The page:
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Friedman’s ‘Early’ man

'Today' vet will become v.p. of morning b'cast at CBS

CBS News tapped morning show guru Steve Friedman to help lift “The Early Show” out of its perennial third-place status.

Friedman, the former “Today Show” producer who created the concept of the street-level studio, will become vice president of morning broadcast at CBS, with oversight of “The Early Show,” “The Saturday Early Show,” “CBS Morning News” and “Up to the Minute.”

“Steve is one of a small group of people who have had an enormous impact on morning television over the past few decades,” said CBS News and Sports prexy Sean McManus.

“Early Show” senior executive producer Michael Bass will retain day-to-day management of the show, while Friedman will focus on overall direction, special projects and long-term planning.

It’s the type of dual-management structure used at both ABC’s “Good Morning America” and NBC’s “Today,” and a tacit admission that it is almost impossible for one person to cope with producing 14 hours of live television a week.

“Doing morning TV, you can’t concentrate on long-range projects because there is always an emergency,” Friedman said.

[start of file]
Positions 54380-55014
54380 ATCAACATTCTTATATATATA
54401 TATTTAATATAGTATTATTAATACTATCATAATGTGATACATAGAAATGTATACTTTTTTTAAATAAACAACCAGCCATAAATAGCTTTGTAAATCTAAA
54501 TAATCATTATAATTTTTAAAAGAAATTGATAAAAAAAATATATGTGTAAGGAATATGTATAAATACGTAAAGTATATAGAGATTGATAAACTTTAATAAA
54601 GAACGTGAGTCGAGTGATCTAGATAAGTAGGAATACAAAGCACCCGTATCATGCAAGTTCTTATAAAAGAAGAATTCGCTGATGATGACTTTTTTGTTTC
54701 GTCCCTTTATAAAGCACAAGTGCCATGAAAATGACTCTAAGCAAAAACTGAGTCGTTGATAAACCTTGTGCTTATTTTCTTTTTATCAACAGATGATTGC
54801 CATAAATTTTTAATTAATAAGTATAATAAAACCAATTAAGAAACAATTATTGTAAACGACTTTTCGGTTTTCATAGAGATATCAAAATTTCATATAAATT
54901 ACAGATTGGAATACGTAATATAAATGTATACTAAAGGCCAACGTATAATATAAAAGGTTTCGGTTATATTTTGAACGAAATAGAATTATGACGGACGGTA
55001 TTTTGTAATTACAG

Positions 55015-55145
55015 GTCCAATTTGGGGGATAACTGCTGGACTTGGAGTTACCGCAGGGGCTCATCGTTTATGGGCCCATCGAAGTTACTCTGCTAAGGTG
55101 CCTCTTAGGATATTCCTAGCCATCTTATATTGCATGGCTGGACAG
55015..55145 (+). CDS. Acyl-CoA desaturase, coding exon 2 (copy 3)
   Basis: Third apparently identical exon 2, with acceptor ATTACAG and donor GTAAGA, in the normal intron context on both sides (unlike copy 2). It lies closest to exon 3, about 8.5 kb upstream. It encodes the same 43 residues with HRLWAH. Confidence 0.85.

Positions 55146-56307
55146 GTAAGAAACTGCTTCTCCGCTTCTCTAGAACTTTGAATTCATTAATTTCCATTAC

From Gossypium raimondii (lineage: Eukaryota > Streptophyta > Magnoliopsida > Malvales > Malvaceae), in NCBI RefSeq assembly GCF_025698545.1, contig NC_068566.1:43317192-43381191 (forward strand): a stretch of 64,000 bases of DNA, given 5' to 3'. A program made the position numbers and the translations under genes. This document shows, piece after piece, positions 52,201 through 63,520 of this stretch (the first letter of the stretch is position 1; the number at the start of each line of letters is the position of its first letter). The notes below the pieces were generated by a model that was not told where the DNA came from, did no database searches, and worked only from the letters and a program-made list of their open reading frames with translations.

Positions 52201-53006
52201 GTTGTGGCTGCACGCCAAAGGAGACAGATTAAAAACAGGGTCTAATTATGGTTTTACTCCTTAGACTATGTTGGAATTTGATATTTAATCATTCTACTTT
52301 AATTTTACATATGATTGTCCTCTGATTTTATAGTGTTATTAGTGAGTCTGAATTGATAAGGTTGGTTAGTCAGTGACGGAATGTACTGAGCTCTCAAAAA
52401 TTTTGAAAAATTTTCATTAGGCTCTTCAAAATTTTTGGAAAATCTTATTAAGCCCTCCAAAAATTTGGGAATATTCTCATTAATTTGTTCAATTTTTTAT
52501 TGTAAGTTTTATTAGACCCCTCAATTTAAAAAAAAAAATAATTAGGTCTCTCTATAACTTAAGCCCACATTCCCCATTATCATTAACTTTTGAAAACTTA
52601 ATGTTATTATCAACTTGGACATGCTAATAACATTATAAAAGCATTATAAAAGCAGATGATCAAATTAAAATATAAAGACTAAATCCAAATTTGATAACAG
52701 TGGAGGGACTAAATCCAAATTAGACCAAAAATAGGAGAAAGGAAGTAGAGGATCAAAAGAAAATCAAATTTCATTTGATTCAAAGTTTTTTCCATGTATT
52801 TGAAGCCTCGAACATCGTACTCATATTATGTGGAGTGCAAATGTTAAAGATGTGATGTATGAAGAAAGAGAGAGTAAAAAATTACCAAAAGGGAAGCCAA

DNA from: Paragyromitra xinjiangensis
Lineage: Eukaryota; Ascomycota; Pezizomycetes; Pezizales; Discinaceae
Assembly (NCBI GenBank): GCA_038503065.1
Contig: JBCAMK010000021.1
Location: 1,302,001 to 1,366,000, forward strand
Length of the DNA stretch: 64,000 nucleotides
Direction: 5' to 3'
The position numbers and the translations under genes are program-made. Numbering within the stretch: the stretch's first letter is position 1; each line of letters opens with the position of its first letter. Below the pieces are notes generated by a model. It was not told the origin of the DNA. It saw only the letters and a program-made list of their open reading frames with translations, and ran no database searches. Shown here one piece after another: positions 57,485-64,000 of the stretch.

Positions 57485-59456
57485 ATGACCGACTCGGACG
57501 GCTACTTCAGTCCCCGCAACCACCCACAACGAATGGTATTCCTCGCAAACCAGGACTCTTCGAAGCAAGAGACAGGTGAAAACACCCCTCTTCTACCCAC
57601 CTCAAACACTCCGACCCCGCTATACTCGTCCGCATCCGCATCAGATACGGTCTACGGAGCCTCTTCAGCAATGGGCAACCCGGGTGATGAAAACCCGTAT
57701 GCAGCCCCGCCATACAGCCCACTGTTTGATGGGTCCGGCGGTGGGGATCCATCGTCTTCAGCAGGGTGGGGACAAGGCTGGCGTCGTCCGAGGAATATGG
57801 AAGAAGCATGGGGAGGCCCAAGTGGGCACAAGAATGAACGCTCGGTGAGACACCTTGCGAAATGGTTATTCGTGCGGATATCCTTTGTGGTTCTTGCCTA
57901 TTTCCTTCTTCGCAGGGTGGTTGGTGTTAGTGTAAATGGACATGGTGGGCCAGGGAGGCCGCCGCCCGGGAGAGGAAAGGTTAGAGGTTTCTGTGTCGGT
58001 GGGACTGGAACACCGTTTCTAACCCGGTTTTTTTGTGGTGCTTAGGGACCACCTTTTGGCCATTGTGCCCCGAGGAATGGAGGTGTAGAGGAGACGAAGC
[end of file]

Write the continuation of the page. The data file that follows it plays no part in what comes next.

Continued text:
Move reunites Friedman with “The Early Show,” which he helped create in 1999, and with Bass, who worked with Friedman at NBC’s “Nightly News” and at “Today” and replaced him when Friedman left CBS in 2002.

“There is no period of adjustment,” Friedman said. “We know how each other works.”

“Today” made a similar appointment last spring when Phil Griffin was named senior VP in addition to exec producer Jim Bell, when the show was being threatened by “GMA.”

“The Early Show” is by far the youngest of the three morning shows and trails badly in the ratings. Season-to-date, “The Early Show” has been averaging 2.9 million viewers compared to 6 million for “Today” and 5.2 million for “GMA.”

CBS is closer to Fox News Channel’s “Fox & Friends,” which averages nearly 1 million viewers, than it is to “GMA.”

Friedman was exec producer of NBC’s “Today” from 1979-87 and, in many ways, was the architect of its dominance. He left “Today” to become exec producer of the “NBC Nightly News” and was one of the creators of NBC’s “Dateline.”

In 1993 he returned to “Today” and built the first street-level studio, which became a tourist attraction on 49th Street at Rockefeller Center. He then had stints at WCBS and Savoy Pictures.

In 1999, he helped launch “The Early Show” at CBS with a $25 million street-level studio on Fifth Avenue and served as the show’s exec producer. He left in 2002, along with anchor Bryant Gumbel.